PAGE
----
Friday, June 09, 2017

An Itsy Bitsy Teenie Weenie Johnny Cash - BRIAN HYLAND

Yes, before Justin Bieber offered such coy poses, BRIAN HYLAND was doing it.

While this entry doesn't exactly PRAISE Mr. Hyland, it's not intended to bury him, either. It simply acknowledges that many artists, by themselves or through their label or management, make odd choices. Like covering deep growly Johnny Cash when your voice is more of a boy soprano. More about that below.

First, in case you don't recall, Hyland was indeed a boy wonder. At 16, the good-looking kid had a label deal, and the label was powerful enough to assign the Brill Building duo (Paul) Vance and (Lee) Pockriss to develop the kid's potential. They wrote "Four Little Heels" for him, and then a real biggie, the novelty "Itsy Bitsy Teenie Weenie Yellow Polka Dot Bikini." This song was so popular, Brian turned up on "To Tell the Truth" as a novelty guest: can you pick out which kid sang the crazy new song that just reached the Top Ten??

No, the panel really couldn't, as they were all double Brian's age (if not triple) and in those pre-Bieber days, pop singers weren't normally on the cover of every magazine or newspaper. 

Hyland really had little to do with the novelty song's success. Anybody could've sung the straight lines. It was the silly chorus (sung by women) and the silly lyrics that mattered most. However (see, this is NOT a snarky entry) Hyland proved his abilities with "Sealed with a Kiss," an earnest, excellent Top Five teen ballad. It was later nasal'd by Jerry's son Gary Lewis. But Hyland's is first and best. 

To his credit, Hyland didn't want to be just another pretty boy. He followed his 1962 "Sealed with a Kiss" album with the ambitious "Country Meets Folk." It offered his cover versions of everything from Bob Dylan's "Don't Think Twice It's All Right" to the sullen "Greenback Dollar" to hideous shit such as "Act Naturally," "Jamaica Farewell" and the always annoying "If I Had a Hammer." His new label (ABC replacing Kapp) seemed to skimp a bit. Instead of the 101 Strings, they employed "The 21 Strings."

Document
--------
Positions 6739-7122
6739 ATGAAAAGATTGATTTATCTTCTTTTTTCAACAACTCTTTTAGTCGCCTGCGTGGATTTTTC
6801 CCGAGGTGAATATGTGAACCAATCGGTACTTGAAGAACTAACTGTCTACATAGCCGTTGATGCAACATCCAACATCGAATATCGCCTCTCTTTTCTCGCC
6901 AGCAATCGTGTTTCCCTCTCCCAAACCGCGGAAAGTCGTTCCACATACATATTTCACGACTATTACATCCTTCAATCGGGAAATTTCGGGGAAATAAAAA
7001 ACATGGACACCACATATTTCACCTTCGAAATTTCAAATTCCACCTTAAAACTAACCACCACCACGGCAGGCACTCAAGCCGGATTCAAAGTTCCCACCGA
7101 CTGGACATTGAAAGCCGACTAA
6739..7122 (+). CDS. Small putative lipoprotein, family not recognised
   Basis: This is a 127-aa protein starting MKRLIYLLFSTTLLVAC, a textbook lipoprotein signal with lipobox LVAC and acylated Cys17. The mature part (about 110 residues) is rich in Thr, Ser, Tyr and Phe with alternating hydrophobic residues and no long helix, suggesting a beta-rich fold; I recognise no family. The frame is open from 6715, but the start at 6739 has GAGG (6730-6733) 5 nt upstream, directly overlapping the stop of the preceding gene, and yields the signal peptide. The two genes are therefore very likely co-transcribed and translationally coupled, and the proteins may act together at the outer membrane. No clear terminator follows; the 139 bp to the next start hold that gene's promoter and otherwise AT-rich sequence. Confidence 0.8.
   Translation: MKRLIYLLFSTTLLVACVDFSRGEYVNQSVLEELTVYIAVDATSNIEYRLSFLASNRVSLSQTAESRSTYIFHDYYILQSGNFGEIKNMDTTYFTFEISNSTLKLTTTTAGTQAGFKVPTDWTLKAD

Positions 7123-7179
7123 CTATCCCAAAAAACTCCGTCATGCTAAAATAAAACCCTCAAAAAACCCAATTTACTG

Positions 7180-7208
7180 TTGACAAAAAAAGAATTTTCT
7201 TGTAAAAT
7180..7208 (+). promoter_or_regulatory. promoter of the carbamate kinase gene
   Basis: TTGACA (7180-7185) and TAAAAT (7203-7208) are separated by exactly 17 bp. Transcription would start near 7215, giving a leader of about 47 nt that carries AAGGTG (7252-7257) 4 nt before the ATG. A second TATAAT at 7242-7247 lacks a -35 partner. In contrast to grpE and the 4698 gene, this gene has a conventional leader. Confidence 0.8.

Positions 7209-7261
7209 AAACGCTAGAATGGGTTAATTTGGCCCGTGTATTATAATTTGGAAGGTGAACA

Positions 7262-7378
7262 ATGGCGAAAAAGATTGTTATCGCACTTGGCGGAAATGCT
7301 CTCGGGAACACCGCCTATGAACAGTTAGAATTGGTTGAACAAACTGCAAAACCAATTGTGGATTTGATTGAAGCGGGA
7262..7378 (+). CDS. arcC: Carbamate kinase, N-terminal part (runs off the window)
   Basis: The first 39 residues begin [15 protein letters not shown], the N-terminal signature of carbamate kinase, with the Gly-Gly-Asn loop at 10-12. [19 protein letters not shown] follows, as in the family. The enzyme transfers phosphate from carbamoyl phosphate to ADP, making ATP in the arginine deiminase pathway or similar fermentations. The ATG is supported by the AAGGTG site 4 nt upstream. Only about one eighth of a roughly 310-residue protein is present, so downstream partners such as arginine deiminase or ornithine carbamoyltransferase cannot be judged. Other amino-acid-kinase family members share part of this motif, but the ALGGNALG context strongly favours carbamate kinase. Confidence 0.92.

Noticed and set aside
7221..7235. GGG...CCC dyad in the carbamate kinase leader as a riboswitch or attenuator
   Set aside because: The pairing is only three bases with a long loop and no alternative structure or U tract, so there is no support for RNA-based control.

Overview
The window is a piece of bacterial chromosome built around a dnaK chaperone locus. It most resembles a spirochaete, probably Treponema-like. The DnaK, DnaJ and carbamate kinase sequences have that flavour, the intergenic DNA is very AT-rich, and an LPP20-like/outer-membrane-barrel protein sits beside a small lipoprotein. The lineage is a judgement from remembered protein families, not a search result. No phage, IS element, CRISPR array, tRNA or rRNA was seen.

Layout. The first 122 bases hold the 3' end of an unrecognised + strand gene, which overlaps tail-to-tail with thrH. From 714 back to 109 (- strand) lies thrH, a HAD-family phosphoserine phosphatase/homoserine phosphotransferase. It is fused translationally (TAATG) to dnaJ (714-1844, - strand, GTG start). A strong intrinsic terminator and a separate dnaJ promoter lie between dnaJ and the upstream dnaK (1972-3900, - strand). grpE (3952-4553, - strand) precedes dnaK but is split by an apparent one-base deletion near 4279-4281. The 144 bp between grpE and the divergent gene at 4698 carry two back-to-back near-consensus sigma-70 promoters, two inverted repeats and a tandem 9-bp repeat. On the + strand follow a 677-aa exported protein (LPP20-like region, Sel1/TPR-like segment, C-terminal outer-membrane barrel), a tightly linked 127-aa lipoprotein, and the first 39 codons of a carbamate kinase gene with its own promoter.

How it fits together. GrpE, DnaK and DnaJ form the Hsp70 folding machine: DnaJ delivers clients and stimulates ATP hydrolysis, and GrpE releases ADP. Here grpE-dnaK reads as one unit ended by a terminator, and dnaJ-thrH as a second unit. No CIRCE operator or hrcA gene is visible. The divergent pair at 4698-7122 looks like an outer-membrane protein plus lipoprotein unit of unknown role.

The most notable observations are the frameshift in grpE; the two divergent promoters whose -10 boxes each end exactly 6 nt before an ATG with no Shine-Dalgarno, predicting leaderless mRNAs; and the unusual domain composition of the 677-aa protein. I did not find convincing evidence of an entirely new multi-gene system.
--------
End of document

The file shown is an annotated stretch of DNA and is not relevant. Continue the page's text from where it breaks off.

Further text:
However much you might want to change genres and prove yourself, your look might not be suited. Or your voice. Just check out "Folsom Prison" below, which, to put it mildly, doesn't quite sound like it's coming from somebody who shot a man in Reno just to watch him die. 

The plucky Mr. Hyland tried again with the 1965 "Rockin' Folk," and with The Beatles pushing all the slick-haired boys aside (from Bobby Rydell to Del Shannon), Hyland had a tough time interesting anyone in further albums, including "The Joker Went Wild" (1966), "Tragedy" (1967) or "Stay And Love Me All Summer" (1969).  

He got older, and always had an audience for the oldies. What menopausal woman couldn't get slightly wet sitting and seeing Brian emoting a classic like "Sealed with a Kiss?" He still looked good

Hyland may still be out on the oldies circuit, and still capable of being amusing ("Polka Dot Bikini") and romantic ("Sealed with a Kiss"). At least he didn't suffer the pitfalls of a Del Shannon. He also never shot a man in Reno just to watch him die.The again, neither did Johnny Cash. It's just that Johnny sounds a lot more convincing...

Brian Hyland does Johnny Cash    Instant download or listen on line. No Zinfart egocentric passwords. No malware or spyware anywhere.

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